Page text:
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Title:Effect of native AL2O3 on the elastic response of nanoscale aluminum films
Author(s):Saif,M. Taher A.; Zhang, Sulin; Haque, Amanul; Hsia, K. Jimmy
Subject(s):Aluminum Films
Nanoscale Aluminum Films
Elastic Response
Mems Techniques
Abstract:A continuous, dense aluminum oxide (Al2O3) layer of about 5 nm forms on the surface of Al alloys upon exposure to oxygen or dry air, thus preventing further oxidation of the alloy. Since the elastic moduli of Al and Al2O3 are 69 GPa and 370 GPa, respectively, the elastic modulus of a thin Al film of sub-micron dimension (with the native oxide layer) should be much higher than that of pure Al. However, uniaxial tensile measurements on Al films with thickness down to 50 nm revealed an effective modulus close to 69 GPa. ln the present paper, we investigate a plausible mechanism for this discrepancy, namely, the effect of wavy surface oxide layer. Here thin Al films are considered as AI- Al2O3 composites. Uniaxial tensile experiments on a freestanding, 200 nm thick Al film are performed using MEMS techniques. The surface morphology of the specimen is characterized by AFM. An analytical model is developed to estimate the effective modulus, Ē , of a wavy oxide layer. The current study shows that the model predictions using measured material parameters agree reasonably well with the experimental results, thus supporting the validity of the proposed mechanism.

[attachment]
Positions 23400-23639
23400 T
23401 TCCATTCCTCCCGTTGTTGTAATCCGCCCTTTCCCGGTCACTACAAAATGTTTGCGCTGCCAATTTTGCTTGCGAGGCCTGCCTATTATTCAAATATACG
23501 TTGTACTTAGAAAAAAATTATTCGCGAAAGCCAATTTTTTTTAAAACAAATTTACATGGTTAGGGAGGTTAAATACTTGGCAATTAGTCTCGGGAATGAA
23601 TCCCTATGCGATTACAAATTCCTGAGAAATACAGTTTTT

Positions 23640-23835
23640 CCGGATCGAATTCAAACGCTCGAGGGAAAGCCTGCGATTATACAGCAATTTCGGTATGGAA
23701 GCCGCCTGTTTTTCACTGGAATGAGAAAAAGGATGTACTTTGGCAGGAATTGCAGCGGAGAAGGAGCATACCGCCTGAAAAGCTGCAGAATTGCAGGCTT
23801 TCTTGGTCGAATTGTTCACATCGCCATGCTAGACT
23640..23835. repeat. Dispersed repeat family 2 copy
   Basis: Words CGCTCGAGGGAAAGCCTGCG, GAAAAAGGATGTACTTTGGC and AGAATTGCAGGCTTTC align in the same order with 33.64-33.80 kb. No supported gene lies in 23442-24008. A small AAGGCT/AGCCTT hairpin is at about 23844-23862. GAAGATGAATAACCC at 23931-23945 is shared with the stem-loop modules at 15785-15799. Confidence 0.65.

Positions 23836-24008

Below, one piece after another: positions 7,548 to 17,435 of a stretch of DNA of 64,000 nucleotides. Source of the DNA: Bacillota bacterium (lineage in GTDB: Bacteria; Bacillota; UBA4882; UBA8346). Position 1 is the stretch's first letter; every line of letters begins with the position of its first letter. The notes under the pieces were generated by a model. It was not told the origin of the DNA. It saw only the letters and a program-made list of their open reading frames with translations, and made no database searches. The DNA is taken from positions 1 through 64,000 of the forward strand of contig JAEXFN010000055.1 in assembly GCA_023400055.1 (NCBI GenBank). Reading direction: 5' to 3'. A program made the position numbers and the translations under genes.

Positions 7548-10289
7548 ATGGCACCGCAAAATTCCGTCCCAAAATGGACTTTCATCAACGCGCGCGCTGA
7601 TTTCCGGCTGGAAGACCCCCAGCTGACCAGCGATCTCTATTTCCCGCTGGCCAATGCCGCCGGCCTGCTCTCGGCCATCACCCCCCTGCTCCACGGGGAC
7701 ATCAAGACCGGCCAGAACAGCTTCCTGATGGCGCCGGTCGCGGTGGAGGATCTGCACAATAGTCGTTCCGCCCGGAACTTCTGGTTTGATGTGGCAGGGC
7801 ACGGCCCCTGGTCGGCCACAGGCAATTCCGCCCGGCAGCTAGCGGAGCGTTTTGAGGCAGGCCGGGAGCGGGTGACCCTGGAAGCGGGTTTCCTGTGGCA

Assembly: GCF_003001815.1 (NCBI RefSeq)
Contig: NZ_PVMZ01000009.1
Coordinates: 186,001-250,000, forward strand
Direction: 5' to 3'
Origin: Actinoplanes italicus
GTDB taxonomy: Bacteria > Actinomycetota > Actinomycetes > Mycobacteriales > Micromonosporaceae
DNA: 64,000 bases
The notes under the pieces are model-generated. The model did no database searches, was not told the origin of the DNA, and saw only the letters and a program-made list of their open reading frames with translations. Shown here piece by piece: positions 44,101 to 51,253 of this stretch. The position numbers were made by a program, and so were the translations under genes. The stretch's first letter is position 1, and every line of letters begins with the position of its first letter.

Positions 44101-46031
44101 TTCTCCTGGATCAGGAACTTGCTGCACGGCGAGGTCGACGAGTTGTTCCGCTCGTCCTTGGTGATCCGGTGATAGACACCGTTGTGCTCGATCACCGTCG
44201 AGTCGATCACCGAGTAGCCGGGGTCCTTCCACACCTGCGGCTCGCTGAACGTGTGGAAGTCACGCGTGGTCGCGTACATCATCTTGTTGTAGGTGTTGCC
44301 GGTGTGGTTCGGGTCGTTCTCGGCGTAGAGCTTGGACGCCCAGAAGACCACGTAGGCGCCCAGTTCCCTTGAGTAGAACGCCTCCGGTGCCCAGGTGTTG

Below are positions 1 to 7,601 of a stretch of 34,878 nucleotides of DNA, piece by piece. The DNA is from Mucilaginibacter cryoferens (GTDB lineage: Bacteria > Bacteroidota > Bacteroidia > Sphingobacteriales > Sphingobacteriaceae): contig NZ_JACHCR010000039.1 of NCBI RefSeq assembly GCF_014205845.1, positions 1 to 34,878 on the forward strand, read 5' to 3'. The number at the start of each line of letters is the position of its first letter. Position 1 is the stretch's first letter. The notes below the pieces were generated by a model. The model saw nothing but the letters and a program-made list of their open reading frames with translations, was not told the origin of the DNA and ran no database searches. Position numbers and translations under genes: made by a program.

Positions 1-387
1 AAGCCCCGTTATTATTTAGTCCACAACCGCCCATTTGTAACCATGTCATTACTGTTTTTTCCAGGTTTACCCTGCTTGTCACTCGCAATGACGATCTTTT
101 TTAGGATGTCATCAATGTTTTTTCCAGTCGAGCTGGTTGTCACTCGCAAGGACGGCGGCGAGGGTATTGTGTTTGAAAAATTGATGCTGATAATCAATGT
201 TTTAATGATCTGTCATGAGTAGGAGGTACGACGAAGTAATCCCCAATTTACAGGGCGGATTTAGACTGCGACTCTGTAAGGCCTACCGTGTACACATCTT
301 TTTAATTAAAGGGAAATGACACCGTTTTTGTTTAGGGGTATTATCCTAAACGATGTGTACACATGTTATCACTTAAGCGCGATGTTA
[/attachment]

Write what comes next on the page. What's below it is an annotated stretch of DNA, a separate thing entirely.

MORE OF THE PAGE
Issue Date:2002-01
Publisher:Department of Theoretical and Applied Mechanics. College of Engineering. University of Illinois at Urbana-Champaign
Series/Report:TAM R 995
2002-6003
Genre:Technical Report
Type:Text
Language:English
URI:http://hdl.handle.net/2142/112687
ISSN:0073-5264
Rights Information:Copyright 2002 Board of Trustees of the University of Illinois
Date Available in IDEALS:2021-11-04


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  • Technical Reports - Theoretical and Applied Mechanics (TAM)
    TAM technical reports include manuscripts intended for publication, theses judged to have general interest, notes prepared for short courses, symposia compiled from outstanding undergraduate projects, and reports prepared for research-sponsoring agencies.

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